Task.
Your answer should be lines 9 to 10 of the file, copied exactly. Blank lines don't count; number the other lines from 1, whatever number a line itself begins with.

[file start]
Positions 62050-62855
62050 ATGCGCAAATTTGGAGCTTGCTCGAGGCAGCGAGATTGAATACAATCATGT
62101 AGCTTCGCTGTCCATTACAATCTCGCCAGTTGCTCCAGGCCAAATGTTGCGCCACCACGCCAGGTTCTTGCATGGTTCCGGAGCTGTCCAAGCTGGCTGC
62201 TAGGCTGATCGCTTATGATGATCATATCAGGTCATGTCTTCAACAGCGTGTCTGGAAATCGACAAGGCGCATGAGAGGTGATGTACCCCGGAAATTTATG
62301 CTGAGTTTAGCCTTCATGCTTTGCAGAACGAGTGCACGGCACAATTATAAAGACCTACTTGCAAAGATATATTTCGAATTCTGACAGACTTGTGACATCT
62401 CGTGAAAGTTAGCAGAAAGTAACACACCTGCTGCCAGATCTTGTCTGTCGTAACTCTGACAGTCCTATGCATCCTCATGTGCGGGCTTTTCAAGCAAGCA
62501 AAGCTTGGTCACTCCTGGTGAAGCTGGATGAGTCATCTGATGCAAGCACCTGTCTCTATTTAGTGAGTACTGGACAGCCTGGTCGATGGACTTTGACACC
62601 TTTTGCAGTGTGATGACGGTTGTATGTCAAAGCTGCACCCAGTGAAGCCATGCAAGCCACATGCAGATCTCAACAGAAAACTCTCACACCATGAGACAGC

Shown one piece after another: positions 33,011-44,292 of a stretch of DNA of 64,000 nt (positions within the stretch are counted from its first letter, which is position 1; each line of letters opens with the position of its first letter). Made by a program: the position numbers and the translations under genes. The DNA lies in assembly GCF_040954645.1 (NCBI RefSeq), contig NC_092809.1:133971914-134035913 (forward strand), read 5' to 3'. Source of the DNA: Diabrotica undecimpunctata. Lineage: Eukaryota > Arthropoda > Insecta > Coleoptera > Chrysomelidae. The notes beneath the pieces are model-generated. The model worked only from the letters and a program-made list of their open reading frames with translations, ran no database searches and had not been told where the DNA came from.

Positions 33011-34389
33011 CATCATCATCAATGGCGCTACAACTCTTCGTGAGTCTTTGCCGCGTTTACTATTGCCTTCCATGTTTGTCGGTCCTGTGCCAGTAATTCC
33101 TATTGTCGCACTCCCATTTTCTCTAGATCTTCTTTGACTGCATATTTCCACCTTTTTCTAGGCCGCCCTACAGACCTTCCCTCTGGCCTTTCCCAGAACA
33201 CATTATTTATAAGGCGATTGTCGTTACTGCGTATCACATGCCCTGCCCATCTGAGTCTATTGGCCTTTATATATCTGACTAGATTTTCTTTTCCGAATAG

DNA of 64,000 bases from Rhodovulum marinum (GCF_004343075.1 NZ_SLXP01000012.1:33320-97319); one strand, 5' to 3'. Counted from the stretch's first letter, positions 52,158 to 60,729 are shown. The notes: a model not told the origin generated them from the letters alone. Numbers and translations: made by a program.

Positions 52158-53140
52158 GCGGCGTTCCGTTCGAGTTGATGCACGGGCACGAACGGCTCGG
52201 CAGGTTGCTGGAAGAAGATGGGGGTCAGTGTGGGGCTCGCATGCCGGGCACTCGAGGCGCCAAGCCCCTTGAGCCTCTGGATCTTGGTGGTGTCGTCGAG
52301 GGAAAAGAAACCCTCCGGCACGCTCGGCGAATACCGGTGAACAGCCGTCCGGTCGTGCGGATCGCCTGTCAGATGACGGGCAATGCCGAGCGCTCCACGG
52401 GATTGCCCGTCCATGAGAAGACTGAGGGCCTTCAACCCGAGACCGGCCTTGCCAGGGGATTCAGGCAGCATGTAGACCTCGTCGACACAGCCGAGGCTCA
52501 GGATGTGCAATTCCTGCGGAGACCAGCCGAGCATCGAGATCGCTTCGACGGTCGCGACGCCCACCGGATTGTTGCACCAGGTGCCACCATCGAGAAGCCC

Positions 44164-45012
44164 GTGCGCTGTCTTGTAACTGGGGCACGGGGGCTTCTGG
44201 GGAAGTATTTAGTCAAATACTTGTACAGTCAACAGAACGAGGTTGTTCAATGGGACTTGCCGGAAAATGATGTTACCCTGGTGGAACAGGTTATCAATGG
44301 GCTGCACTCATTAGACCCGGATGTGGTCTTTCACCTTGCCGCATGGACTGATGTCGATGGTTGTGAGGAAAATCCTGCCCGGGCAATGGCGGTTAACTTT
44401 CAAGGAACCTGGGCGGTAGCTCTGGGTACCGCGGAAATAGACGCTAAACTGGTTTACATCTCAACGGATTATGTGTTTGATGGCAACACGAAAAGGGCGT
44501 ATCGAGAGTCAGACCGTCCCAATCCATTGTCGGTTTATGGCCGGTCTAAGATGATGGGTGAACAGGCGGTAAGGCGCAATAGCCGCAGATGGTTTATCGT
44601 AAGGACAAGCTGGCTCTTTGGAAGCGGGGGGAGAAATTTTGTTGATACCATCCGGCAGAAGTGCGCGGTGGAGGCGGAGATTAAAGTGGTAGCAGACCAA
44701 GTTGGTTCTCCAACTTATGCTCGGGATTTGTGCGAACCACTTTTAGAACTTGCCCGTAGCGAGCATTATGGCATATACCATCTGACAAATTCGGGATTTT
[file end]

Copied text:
Shown one piece after another: positions 33,011-44,292 of a stretch of DNA of 64,000 nt (positions within the stretch are counted from its first letter, which is position 1; each line of letters opens with the position of its first letter). Made by a program: the position numbers and the translations under genes. The DNA lies in assembly GCF_040954645.1 (NCBI RefSeq), contig NC_092809.1:133971914-134035913 (forward strand), read 5' to 3'. Source of the DNA: Diabrotica undecimpunctata. Lineage: Eukaryota > Arthropoda > Insecta > Coleoptera > Chrysomelidae. The notes beneath the pieces are model-generated. The model worked only from the letters and a program-made list of their open reading frames with translations, ran no database searches and had not been told where the DNA came from.

Positions 33011-34389